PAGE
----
You never know when I might play a wild card on you!
and the book:
Liguori Publications (July 1, 2010)
Kathleen Basi is a stay-at-home mom, freelance writer, flute and voice teacher, composer, choir director, natural family planning teacher, scrapbooker, sometime-chef and budding disability rights activist. She puts her juggling skills on display on her website (see below).
Visit the author's website.
List Price: $5.99
Paperback: 80 pages
Publisher: Liguori Publications (July 1, 2010)
AND NOW...THE FIRST CHAPTER:
Call it December madness: On the day after Thanksgiving 2008, a seasonal worker was trampled to death by shoppers swarming a department store at opening time. In mid-America, two women got into a fist fight over a toy, and the store personnel had to pull them off each other.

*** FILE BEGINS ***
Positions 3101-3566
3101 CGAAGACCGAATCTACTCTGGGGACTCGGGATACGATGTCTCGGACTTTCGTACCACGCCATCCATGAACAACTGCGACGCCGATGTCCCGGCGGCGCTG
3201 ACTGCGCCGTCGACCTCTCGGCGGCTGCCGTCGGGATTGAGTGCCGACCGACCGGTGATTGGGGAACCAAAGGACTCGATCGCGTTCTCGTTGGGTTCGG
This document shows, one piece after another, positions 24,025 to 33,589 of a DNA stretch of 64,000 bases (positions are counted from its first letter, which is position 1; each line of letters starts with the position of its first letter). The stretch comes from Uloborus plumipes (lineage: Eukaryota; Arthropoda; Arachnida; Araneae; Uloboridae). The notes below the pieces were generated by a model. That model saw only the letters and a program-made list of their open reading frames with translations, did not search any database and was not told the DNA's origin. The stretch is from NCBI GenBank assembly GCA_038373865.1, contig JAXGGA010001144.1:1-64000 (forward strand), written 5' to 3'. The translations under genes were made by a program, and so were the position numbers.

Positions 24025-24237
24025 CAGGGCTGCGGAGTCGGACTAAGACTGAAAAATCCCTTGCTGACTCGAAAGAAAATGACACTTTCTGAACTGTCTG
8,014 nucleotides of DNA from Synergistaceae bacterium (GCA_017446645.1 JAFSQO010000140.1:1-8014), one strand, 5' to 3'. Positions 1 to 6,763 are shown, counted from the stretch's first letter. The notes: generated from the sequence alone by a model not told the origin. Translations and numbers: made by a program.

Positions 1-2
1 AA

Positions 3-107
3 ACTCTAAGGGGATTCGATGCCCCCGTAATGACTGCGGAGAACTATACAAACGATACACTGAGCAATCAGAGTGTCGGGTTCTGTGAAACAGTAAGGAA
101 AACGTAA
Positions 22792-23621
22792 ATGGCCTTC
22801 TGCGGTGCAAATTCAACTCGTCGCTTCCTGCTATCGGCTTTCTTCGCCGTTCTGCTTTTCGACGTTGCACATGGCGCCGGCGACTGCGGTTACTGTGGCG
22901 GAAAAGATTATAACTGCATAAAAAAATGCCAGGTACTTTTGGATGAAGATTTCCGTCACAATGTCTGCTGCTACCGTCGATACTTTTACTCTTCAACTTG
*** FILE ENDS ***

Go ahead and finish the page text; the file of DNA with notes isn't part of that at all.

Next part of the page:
At this time of year, it’s hardly possible to escape feeling rushed, harried, and overwhelmed. It seems like every year the Christmas decorations at the mall go up a little earlier, and all the news reports dwell on how much money retailers are (or aren’t) going to make. The ad inserts get fatter and the TV shouts: “No need to wait! Zero down! No interest for thirteen months! Hurry, hurry, hurry!”
Just about everyone gripes about it, but no one seems to know what to do about it. Some families throw out the whole secular celebration in an attempt to prevent materialism from overwhelming both Advent and Christmas. But most families feel—rightly so—that they shouldn’t have to choose one over the other. It’s supposed to be “the most wonderful time of the year,” but often families feel stressed as the calendar fills up with recitals, shopping, parties, and housecleaning. In this atmosphere filled with distractions, the idea of Advent as a season in its own right has been overwhelmed. How can we wait for Christmas when we never have to wait for anything else?